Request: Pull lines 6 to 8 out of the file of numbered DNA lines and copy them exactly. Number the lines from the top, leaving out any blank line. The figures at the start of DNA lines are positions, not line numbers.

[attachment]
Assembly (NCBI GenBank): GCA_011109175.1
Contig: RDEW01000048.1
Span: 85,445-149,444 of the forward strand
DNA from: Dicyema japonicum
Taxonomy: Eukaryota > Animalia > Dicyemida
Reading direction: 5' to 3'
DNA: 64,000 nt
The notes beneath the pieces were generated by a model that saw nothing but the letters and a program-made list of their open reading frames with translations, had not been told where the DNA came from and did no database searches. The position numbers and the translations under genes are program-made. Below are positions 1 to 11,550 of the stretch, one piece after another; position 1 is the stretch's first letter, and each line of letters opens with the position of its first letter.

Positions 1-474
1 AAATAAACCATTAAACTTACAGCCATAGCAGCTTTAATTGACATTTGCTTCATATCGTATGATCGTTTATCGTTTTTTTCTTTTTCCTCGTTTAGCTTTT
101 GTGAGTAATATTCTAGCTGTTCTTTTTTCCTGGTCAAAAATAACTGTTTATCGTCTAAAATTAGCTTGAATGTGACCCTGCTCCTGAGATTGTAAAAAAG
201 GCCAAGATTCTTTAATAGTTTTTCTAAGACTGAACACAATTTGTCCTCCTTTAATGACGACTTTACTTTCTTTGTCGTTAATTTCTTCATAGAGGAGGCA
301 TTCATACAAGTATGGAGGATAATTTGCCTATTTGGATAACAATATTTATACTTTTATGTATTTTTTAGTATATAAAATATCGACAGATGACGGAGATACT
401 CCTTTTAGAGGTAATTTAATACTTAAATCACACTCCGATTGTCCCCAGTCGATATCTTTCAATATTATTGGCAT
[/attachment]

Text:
Reading direction: 5' to 3'
DNA: 64,000 nt
The notes beneath the pieces were generated by a model that saw nothing but the letters and a program-made list of their open reading frames with translations, had not been told where the DNA came from and did no database searches. The position numbers and the translations under genes are program-made. Below are positions 1 to 11,550 of the stretch, one piece after another; position 1 is the stretch's first letter, and each line of letters opens with the position of its first letter.